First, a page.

Want to start from the beginning? Click here!
Listen, click play!
Figgy and Pixie read over the Thompson’s file a second, then a third time, hardly believing their eyes. Phrases like “destroyed the coffee table” and “ruined the microwave” popped out.
“I can’t believe the parent’s have let this go for so long,” said Pixie.
“Me neither,” agreed Figgy. “It sounds like this Terry kid has taken apart and attempted to reassemble everything in the house!”
“And he tried blaming poor Tattle, but since this penchant for disassembling has been going on since August, the parents wouldn’t believe him.”
“It could have been Tattle,” Figgy pondered.
“Figgy! How can you say that?”
“Think about it. There is nothing to say we can’t go visit our houses outside of the Christmas window.”
“I can assure you, Figgy. I did not destroy property and ruin electronics.” Tattle stood behind Figgy, arms crossed and a scowl on his face.
“Oh, hi Tattle,” said Pixie nervously. “Figgy wasn’t accusing you. He was just, just thinking outside the box.”
“Yes, well I would appreciate it if he would think inside the box from now on.”
Figgy cleared his throat and looked at his toes. “Er, sorry Tattle. Won’t happen again.”
Tattle’s shoulders slumped and he sighed heavily. “It’s fine, Figgy. I would have wondered the same. I am just at my wit’s end with Terry. I’ve tried bringing Lego bricks, experiment kits, and all manner of bobs and bits. Nothing helps.”
“I am sure you have done everything you can, Tattle. Let’s get going to the house and see if Figgy and I can take a crack at the problem.” Pixie grabbed Tattle by the hand and off they flew.
When they peered through the window upon reaching the house, all three elves gulped. They saw Terry busy at work on what used to be a large television.
“Is that…the screen?” whispered Pixie, pointing to a shiny grayish sheet cracked and shattered on the floor.
“I think so,” said Figgy.
“Uh oh,” said Tattle.
Before Figgy and Pixie could ask, a tall and imposing woman came striding into the room, the look on her face so furious even Santa would quaver under her gaze.
“Terrence Bartholomew Thompson!”
The small boy simply looked up from his project and looked at his mom with a guilty expression.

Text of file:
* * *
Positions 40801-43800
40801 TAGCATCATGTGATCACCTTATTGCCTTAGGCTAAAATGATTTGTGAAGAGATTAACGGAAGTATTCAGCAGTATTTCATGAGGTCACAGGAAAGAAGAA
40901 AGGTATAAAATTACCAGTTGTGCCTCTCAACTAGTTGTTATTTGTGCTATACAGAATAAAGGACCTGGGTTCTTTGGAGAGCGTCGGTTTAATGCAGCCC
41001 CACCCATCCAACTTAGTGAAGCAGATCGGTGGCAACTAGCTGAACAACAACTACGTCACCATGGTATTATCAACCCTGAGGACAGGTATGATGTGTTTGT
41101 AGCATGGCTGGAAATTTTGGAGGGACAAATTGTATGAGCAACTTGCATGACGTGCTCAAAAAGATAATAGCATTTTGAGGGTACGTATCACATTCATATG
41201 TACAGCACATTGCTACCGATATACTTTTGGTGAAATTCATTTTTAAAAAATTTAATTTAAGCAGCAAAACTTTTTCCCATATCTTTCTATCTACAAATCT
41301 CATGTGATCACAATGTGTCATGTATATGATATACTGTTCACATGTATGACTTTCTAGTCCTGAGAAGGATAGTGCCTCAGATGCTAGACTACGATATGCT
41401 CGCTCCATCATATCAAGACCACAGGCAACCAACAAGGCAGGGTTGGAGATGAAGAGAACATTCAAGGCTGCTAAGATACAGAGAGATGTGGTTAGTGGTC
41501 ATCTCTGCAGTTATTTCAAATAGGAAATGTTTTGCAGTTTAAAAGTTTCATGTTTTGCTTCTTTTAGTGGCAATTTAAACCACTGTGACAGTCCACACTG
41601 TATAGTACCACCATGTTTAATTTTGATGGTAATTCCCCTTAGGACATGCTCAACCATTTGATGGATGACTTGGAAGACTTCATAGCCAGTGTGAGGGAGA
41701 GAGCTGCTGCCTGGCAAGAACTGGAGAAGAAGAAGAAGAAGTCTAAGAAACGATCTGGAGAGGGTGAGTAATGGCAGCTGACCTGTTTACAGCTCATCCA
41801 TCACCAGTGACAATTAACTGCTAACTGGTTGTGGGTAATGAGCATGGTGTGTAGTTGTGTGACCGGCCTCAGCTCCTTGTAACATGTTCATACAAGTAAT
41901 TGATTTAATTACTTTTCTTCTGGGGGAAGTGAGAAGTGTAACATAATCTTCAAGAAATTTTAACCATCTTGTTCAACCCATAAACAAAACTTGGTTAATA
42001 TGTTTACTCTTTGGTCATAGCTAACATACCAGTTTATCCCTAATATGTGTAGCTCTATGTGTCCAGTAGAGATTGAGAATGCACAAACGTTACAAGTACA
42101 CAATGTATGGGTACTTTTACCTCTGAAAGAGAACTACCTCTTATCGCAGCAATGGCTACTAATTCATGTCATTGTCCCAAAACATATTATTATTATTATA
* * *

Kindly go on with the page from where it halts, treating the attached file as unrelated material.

“Sorry, Mom. I really thought I could get it all back together this time.”
“To your room, now!” She sighed in frustration as she followed Terry up the stairs.
“See,” said Tattle. “This is what I’ve been dealing with.”
Pixie and Figgy sat silently pondering. It was clear that Terry loved to work with his hands and build things. But how to get him to stop taking things apart first?
And then, like a bright, twinkling star, Pixie had it.
“Figgy, do you have the emergency bag on you?”
“Pixie, I always have the emergency bag on me. No way would I leave the Pole without it. No way would I ever, ever, EVER forget it. Especially not since tha–.”
“Great!” interrupted Pixie. “Let me have it. I know exactly what we need. Figgy, you and Tattle clean up the TV mess while I find what I’m looking for and then we’ll meet back here.
While Figgy and Tattle zipped around cleaning up the electronics mess, Pixie rifled through the Emergency Bag and found the item they needed. “A-Ha!”
Figgy looked up and bee-lined back to Pixie, followed closely by Tattle.
“The Gingerbread House!” Figgy clapped his hands and smiled.
Tattle’s face fell. “I’ve already tried The Gingerbread House. It kept him busy for an hour.”
Pixie grinned. “Yes, but were all the pieces whole?”
Tattle cocked his head to the side. “Whole?”
“Yes. Because if the pieces were all whole and unbroken, it wouldn’t take him all that long to slap the walls together, right? But…” she raised the boxed gingerbread house high above her head and–SMASH–it hit the ground with a soft crack of gingerbread . “If it is all in pieces, it will take longer and be more interesting for Terry to build! He can make his own creation just like he tries to do with the couch. And the tv. And the toaster. And–well, you get the point.”
Figgy clapped him on the back. “Just leave it to good ol’ Pixie!”